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The Dictionary of Australasian Biography/Parnell, Samuel Duncan

< The Dictionary of Australasian Biography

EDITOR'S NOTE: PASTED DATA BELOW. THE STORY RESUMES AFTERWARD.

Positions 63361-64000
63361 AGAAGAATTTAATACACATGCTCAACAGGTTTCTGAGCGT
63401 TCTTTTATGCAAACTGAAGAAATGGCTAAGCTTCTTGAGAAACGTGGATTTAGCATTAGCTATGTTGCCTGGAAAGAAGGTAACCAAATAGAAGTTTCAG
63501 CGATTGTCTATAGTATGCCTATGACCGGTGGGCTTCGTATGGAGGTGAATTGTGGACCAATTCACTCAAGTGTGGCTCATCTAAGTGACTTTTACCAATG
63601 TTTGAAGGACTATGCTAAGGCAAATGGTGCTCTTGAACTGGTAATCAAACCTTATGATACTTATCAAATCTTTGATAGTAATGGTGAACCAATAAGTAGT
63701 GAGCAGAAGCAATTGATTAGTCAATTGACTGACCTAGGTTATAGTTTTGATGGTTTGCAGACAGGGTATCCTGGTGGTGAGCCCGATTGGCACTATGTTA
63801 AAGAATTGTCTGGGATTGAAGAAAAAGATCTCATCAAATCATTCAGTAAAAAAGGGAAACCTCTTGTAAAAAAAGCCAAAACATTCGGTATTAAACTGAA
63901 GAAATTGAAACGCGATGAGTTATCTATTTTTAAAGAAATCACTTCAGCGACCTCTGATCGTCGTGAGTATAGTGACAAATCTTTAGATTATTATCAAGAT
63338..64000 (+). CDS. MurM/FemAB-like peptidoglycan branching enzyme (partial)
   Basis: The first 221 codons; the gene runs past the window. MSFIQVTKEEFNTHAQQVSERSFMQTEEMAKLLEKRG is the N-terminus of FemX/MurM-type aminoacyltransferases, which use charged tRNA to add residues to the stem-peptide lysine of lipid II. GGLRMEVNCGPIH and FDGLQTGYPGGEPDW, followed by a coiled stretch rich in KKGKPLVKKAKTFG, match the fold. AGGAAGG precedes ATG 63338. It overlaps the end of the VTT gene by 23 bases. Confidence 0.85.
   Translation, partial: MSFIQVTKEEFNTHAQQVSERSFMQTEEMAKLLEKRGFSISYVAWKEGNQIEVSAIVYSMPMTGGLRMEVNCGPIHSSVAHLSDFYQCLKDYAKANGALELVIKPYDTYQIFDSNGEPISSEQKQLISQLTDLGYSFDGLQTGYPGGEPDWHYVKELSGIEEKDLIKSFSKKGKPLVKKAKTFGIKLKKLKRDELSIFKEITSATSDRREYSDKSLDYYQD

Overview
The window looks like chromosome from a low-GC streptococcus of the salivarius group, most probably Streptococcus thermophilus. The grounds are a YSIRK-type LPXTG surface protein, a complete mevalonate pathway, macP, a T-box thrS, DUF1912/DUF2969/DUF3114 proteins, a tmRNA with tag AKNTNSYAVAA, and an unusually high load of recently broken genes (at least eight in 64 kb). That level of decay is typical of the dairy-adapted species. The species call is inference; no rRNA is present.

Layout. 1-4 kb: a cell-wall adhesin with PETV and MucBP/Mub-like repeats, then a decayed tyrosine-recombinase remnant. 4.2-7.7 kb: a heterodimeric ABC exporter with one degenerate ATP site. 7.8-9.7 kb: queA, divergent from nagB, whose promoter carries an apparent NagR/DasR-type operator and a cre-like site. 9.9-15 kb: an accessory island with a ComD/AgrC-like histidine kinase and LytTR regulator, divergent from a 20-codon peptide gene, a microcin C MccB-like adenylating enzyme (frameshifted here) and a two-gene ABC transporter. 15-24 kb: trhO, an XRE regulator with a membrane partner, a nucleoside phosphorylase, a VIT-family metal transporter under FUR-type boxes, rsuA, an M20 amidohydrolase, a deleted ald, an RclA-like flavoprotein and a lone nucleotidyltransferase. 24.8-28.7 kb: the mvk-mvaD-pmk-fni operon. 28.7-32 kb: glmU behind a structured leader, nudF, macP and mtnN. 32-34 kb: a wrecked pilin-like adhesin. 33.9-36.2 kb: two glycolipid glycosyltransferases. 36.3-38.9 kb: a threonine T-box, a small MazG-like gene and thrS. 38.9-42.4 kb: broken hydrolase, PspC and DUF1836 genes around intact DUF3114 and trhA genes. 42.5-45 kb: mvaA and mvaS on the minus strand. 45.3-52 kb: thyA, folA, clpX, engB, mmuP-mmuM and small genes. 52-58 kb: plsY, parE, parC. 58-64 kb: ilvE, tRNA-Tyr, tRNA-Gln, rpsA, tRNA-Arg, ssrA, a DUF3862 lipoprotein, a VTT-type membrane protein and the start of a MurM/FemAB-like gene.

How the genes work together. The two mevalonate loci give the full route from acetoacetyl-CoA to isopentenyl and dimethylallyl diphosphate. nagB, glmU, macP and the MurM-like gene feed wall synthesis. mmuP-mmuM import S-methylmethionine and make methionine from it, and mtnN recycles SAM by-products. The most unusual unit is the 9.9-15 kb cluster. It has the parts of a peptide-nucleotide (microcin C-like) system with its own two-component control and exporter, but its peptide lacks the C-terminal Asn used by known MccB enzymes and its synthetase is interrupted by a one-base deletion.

Parnell, Samuel Duncan, generally regarded as the originator of the Eight Hours Movement in New Zealand, and probably in Australasia, was a native of England, and was born in Feb. 1810. So far back as 1884, while working at his trade in London, he was impressed with the idea of agitating for shortening the hours of labour, and when he landed at the infant settlement of Port Nicholson, New Zealand, early in 1840, his first employment, that of constructing a wooden house, was begun under the stipulation that eight hours should be a day's work for himself and his fellow-workmen. Within a few years an attempt was made to increase the length of the working day; but the men interested, navvies working on the Hutt road from Wellington, struck work until the original eight-hours' plan was reverted to. From that date to the present time eight hours has been the recognised day's labour for Wellington tradesmen. Mr. Parnell died on Dec. 17th, 1890, and his funeral was attended by the members of the Ministry as well as by a procession of the Trades.